Last Friday, students from all over Charlottesville City and Albemarle County zipped rain coats, boarded field trip buses, and made their way through the rainy city of Charlottesville to St. Anne’s-Belfield school. More than 1,200 students gathered in the STAB Convocation Center and sat, tapping their feet and twiddling their thumbs nervously. There was electricity in the air as everyone waited for the lights to dim and the speaker to arrive.
When the speaker finally stepped on stage, the applause nearly shook the ceiling. Students were on their feet yelling, clapping as loudly as they could, yelling phrases like “I love you” and “You’re awesome”. So who was this mystery speaker?
Rock star, setting up to play a set…?
NFL quarterback talking about his famous touchdown pass…?
Famous actress reciting lines from her newest film…?
The speaker that garnered so much excitement, electricity, and joy, was Kate DiCamillo, humble and hilarious author of some of the most beloved childrens’ books in recent history.
DiCamillo might not be a traditional rock star, but here in the Learning Leopard Library, she has achieved honorary rock star status – her Mercy Watson and Bink and Gollie series are constantly checked out, the cover of Because of Winn Dixie elicits squeals and sighs upon sight, and last year’s Newbery winner Flora and Ulysses has more holds in the library system than you can shake a stick at. When it comes to authors for children, DiCamillo is about as cool as it gets.
So when Ms. DiCamillo grabbed the microphone, dimmed the lights, and greeted us, you could hear a pin drop. DiCamillo spoke to her entranced audience honestly, highlighting the difficult and painful process that helped her to grow. She gave us the long list of illnesses that kept her in the hospital for months at a time during elementary school. She shared personal and touching truths with students, like the fact that she struggled to understand why her father didn’t live with their family for most of her childhood. She invited us to share some of her most difficult moments, like the recent loss of her mother. She described people in her life that seemed to be rooting for her to fail, and pushing her to settle. With each slide, she let us into her life, her heart, and her mind – and inspired students to keep moving, working, and striving.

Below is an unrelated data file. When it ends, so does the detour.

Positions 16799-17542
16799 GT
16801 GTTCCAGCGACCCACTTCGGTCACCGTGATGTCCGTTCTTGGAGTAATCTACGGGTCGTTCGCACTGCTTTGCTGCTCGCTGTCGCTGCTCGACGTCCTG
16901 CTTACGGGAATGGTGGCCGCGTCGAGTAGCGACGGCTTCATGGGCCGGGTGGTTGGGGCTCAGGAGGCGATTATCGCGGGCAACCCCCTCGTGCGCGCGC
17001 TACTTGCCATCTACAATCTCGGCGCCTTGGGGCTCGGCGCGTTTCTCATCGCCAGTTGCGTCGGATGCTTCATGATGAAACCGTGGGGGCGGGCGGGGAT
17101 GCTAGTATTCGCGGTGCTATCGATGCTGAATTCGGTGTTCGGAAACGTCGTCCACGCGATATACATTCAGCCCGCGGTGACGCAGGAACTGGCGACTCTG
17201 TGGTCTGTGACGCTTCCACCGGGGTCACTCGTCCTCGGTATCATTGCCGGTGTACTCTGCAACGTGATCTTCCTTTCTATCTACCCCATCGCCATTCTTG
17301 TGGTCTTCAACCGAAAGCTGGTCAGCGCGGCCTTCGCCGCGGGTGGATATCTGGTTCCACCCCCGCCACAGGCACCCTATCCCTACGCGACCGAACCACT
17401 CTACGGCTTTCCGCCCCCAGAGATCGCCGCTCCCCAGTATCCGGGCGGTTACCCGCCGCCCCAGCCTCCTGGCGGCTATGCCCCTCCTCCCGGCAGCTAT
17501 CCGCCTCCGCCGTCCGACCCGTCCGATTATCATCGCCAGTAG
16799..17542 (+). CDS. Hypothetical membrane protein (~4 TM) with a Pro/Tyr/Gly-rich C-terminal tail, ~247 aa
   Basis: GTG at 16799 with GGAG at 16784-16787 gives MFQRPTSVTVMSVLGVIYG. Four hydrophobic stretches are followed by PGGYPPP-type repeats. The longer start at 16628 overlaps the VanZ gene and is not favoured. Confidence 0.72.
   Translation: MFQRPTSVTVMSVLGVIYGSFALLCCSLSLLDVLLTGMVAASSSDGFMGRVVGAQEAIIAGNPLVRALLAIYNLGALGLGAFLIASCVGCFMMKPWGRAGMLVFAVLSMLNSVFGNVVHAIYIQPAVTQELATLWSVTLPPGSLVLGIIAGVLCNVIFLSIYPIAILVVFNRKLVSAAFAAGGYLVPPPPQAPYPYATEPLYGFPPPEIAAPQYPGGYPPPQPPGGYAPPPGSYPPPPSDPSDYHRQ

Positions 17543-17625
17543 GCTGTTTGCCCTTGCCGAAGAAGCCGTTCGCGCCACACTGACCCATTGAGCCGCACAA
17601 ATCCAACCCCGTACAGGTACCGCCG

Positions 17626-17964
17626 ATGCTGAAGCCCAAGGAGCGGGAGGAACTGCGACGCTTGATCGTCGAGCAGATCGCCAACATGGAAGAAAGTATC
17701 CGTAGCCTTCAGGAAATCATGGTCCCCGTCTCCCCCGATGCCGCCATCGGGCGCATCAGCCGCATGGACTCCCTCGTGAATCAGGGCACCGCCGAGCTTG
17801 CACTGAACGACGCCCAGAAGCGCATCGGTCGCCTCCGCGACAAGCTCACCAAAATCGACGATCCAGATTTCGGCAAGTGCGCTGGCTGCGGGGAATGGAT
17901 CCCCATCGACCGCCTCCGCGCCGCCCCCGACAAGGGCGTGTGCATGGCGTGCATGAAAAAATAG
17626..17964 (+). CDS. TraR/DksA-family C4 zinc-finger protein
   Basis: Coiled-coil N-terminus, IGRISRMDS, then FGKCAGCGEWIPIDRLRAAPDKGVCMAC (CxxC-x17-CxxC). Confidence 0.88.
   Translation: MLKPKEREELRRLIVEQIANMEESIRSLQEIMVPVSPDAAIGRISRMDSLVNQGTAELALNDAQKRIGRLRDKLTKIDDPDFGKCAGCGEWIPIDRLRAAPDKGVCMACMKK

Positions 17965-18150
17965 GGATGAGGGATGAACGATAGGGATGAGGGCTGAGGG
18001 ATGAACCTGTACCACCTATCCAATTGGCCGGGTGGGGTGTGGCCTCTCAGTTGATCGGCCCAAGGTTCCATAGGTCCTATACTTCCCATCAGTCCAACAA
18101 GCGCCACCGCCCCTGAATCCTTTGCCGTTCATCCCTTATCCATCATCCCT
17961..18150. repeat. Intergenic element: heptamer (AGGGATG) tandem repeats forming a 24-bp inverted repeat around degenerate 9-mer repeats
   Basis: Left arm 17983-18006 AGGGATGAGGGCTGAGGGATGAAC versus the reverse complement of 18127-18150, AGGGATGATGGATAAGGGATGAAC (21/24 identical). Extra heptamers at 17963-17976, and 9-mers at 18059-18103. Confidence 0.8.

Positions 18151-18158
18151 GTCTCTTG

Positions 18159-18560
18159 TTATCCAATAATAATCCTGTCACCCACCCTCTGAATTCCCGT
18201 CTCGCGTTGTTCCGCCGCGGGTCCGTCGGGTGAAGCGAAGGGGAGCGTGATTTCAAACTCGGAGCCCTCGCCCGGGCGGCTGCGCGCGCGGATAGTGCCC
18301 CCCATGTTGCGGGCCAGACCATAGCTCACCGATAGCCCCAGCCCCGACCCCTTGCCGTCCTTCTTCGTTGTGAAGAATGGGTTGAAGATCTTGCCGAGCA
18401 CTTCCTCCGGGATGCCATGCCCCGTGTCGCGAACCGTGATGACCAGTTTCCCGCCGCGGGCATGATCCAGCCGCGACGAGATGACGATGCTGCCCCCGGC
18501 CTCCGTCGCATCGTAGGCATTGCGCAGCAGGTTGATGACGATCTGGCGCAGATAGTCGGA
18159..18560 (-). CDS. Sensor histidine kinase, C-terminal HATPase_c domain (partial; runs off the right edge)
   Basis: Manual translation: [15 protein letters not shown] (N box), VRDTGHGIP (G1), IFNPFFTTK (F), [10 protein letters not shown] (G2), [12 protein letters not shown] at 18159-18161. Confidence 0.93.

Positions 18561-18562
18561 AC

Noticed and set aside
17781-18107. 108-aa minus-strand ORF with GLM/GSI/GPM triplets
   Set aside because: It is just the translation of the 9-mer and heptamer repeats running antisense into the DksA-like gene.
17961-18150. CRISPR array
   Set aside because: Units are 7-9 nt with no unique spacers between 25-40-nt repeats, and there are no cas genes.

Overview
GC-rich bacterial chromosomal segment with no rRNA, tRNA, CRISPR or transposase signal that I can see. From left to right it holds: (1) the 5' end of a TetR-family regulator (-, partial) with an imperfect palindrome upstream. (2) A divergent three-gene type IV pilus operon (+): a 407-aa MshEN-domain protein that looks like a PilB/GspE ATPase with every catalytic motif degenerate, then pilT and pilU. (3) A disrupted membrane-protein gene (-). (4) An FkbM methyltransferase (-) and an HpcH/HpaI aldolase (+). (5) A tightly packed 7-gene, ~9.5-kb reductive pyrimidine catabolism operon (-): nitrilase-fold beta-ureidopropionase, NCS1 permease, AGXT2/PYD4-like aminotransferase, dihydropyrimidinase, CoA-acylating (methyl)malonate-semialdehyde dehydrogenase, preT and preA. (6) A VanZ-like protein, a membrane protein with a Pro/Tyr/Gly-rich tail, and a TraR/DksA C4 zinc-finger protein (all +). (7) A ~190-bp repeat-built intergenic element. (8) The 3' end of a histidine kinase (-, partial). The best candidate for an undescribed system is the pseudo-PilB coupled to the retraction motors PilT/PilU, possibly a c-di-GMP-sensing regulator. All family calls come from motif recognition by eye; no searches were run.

Ms. DiCamillo made us laugh, made us think, and made us feel that the whole world was within our reach. But, to be honest, it wasn’t her words that made me tear up.
Towards the end of her presentation, Kate DiCamillo went through her complete works, giving each book its own slide and asking students for their opinions. The results were deafening. 1,200 kids were on their feet hooting, hollering, and cheering with all their might. The joyful noise grew with each slide until, when she finally reached Flora & Ulysses, I thought the roof was going to fall on top of us.
While the rest of the room roared, I grinned through tears. I have adults ask me all the time what it’s like to work with a generation of students that choose video games over picture books. The opinion seems to be that today’s children have lost their passion for reading in the digital age – but do you want to know a secret? That’s not true. Passionate readers still exist; I am lucky enough to work with approximately 350 tiny ones every single day. And when you combine these young readers with positive mentors and wonderful literature like that of Kate DiCamillo, something magical happens. They grow to become well-rounded, successful, and compassionate adults.
Sitting in that Convocation Center, I knew that those cheers weren’t for video games. They weren’t for MTV artists or basketball players. That cacophonous jumble of noise and memory and love was all about books that had opened our eyes, captured our hearts, and changed our lives.
I can’t think of a single better reason to stand up and cheer.
– Miss Messham
Thank you to the Virginia Festival of the Book, Kate DiCamillo, and the hardworking staff of Charlottesville City Schools for making this incredible experience possible for the students of Johnson Elementary School.
Did you miss our other Festival of the Book posts? Check ’em out:
Or prepare to be wowed by some aspiring writers right here at Johnson Elementary School: